The top of a match detail page, informing about score, goal scorers and an event timeline.


2-0 down

A reorganisation happened. My colleague who was responsible for digital design got laid off, and I took on the challenge of taking over his task. I felt confident I could deliver. Following the atomic design principle, I created a modern look and feel and ultimately, visual mockups for several key pages:

  • An article page that displayed the core editorial content (VI publishes 50+ articles per day), and an accompanying overview of all news.

  • Data driven pages, such as competition standings, team information and (live) match data, and overviews for all.

  • A media overview and detail page for non-textual content.

  • A homepage, where most of this information came together in both curated and chronically ordered lists.

The top of a VI PRO article

Comeback

A fast, responsive, more flexible and scalable platform was built. It's launch went hand in hand with the kick-off for VI PRO, a digital subscription for new, premium content. While I particularly enjoyed working on its branding (except its logo): I sketched, crossed out, made HTML prototypes [example 1, example 2] and dotted the i's.

Registered users could read 5 PRO articles per month for free, and subscribers can even share full articles with their friends. This helped to double the amount of subscriptions within five months after its introduction. Subsequently, each milestone was celebrated in the office.

Redesign of the largest online football platform

During my time at Voetbal International as a UX designer, its sluggish website transformed into a future-proof platform during one of the most intensive projects in my career.

1–0 down

Voetbal International, VI for short, is the oldest magazine about football in the Netherlands. I joined VI in 2015. Back then, the high traffic website was not built responsively, and it wasn't performant. From a business perspective VI's digital platform didn't satisfy either. The cumbersome content management system was not flexible enough to provide room for new editorial initiatives and, moreover, developers struggled since there was virtually no documentation or a decent environment they could work in.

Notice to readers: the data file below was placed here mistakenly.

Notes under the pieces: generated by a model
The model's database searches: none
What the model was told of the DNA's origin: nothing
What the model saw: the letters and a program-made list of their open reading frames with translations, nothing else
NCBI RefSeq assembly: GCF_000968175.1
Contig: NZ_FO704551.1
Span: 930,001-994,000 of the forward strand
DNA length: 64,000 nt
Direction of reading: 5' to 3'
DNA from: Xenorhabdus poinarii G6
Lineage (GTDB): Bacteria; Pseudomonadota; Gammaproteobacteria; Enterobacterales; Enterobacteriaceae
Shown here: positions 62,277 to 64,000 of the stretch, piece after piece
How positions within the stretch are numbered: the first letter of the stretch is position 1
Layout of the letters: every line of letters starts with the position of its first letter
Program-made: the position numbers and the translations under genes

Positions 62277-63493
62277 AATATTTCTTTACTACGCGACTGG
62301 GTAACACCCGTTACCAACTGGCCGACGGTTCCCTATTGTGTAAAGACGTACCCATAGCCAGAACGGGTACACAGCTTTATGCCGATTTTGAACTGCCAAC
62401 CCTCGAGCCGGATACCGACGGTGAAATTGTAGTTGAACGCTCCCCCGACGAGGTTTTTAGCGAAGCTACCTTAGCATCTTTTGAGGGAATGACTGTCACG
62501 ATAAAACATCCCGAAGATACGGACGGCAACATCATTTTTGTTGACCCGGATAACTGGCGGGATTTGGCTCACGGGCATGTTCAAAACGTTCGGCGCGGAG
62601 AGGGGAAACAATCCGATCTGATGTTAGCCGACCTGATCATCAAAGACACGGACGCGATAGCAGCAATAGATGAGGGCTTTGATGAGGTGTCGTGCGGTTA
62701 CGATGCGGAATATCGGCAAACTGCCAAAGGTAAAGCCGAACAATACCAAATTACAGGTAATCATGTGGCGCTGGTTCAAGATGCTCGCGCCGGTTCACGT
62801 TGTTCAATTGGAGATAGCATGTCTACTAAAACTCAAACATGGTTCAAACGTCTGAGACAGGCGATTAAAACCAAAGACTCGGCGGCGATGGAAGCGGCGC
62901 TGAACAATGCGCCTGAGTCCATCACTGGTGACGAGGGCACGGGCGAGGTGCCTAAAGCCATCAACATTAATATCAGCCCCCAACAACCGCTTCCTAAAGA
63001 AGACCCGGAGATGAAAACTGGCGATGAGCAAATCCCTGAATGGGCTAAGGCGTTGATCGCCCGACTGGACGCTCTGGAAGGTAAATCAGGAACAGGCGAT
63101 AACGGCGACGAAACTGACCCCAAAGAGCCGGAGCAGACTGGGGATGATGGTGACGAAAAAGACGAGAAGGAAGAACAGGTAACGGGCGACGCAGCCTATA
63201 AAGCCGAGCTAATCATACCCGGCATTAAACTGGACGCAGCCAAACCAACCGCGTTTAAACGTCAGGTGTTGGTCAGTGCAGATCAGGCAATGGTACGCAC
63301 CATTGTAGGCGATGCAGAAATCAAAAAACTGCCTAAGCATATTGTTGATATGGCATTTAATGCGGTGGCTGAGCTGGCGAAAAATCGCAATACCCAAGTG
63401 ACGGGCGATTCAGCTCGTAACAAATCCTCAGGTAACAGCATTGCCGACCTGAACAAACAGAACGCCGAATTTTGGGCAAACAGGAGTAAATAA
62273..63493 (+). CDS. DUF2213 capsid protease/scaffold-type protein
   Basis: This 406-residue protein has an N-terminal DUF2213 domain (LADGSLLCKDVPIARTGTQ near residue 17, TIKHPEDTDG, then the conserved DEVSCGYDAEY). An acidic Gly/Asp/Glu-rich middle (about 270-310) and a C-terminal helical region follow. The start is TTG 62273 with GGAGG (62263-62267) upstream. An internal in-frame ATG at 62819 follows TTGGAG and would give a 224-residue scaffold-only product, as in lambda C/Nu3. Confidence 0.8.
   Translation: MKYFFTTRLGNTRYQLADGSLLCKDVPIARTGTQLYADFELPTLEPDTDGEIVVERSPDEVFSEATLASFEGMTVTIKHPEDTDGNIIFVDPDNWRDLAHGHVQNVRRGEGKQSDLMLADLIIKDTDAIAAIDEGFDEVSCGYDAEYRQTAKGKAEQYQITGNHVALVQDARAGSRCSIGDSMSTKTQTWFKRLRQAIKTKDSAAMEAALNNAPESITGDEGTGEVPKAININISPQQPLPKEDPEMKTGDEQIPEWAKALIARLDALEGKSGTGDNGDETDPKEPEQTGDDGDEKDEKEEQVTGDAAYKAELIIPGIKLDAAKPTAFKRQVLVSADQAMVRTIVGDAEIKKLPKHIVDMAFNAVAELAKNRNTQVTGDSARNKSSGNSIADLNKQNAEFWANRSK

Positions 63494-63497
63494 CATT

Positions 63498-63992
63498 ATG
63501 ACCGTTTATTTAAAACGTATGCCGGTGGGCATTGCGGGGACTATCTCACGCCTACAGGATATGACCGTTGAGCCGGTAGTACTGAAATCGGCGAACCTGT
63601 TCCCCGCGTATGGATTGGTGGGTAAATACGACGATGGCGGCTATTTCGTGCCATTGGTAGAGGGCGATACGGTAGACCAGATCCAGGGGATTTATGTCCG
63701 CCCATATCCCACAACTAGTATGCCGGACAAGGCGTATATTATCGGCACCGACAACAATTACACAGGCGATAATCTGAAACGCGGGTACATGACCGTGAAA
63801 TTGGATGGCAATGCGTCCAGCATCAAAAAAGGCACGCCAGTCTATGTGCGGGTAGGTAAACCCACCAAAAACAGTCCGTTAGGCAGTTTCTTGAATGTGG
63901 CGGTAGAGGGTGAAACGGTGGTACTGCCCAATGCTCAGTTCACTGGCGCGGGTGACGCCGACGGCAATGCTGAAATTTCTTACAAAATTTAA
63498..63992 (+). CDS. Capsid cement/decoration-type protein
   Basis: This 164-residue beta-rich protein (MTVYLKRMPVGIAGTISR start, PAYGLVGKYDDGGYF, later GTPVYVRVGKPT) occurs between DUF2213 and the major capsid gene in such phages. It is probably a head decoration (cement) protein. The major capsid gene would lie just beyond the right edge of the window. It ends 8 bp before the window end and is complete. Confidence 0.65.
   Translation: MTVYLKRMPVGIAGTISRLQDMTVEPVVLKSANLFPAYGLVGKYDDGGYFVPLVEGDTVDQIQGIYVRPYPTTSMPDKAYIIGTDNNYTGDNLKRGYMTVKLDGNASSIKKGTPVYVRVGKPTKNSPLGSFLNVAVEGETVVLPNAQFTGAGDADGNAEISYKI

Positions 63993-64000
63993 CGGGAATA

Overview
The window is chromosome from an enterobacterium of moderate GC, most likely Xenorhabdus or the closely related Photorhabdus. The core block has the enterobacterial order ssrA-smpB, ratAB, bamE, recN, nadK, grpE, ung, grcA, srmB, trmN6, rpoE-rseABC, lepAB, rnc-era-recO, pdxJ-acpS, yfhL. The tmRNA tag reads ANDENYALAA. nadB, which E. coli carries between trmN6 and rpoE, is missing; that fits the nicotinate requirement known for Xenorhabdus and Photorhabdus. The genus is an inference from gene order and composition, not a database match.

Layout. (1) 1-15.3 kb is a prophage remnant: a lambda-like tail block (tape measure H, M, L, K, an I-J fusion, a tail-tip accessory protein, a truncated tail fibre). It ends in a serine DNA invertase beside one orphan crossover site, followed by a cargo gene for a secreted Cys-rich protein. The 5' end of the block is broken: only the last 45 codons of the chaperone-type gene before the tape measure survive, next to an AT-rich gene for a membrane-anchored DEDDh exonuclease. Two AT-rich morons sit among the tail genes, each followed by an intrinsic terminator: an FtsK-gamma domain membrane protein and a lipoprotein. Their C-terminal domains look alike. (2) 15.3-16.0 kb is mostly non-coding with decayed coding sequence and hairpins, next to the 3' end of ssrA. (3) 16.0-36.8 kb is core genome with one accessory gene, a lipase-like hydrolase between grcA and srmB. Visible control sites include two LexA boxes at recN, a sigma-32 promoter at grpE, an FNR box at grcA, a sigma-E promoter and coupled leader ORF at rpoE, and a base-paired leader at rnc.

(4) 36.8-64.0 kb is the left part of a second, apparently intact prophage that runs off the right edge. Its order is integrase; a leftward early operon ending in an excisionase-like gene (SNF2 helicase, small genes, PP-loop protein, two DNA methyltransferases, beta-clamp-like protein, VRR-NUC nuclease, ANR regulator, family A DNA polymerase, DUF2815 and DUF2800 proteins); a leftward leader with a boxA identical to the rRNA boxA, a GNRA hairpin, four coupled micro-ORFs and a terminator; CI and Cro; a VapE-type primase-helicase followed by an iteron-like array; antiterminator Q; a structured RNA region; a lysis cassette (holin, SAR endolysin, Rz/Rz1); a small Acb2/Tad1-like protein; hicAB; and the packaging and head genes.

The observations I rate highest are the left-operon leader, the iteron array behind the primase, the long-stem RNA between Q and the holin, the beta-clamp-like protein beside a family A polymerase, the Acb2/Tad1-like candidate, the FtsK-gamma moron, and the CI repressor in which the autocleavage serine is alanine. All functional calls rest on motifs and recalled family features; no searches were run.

On top of that, VI had to cope with a steep downward trend in magazine subscribers. Naturally, one of the priorities during my time at VI was to come up with ideas to generate new income.

A motivational half-time speech

To drastically change VI's situation, it was decided that almost everything tied to it's online website should be redesign and rebuilt. It all started with the search for a new content management system. We found one in Magnolia thanks to a perfect pitch (pun intended) by Info, which came to be our partner in the process.

During the first few weeks of us working together, we made an inventory of requirements, needs and wishes for both editors and users. It was insightful to watch the editors' workflow and question them about possible pain points during the observation. We also interviewed a handful of users who gave us a better understanding of their needs and frustrations. Full of inspiration on how to turn things around, I started working on wireframes.

The top of a match detail page, informing about score, goal scorers and an event timeline.


2-0 down

A reorganisation happened. My colleague who was responsible for digital design got laid off, and I took on the challenge of taking over his task. I felt confident I could deliver. Following the atomic design principle, I created a modern look and feel and ultimately, visual mockups for several key pages:

  • An article page that displayed the core editorial content (VI publishes 50+ articles per day), and an accompanying overview of all news.

  • Data driven pages, such as competition standings, team information and (live) match data, and overviews for all.

  • A media overview and detail page for non-textual content.

  • A homepage, where most of this information came together in both curated and chronically ordered lists.

The top of a VI PRO article

Comeback

A fast, responsive, more flexible and scalable platform was built. It's launch went hand in hand with the kick-off for VI PRO, a digital subscription for new, premium content. While I particularly enjoyed working on its branding (except its logo): I sketched, crossed out, made HTML prototypes [example 1, example 2] and dotted the i's.

Registered users could read 5 PRO articles per month for free, and subscribers can even share full articles with their friends. This helped to double the amount of subscriptions within five months after its introduction. Subsequently, each milestone was celebrated in the office.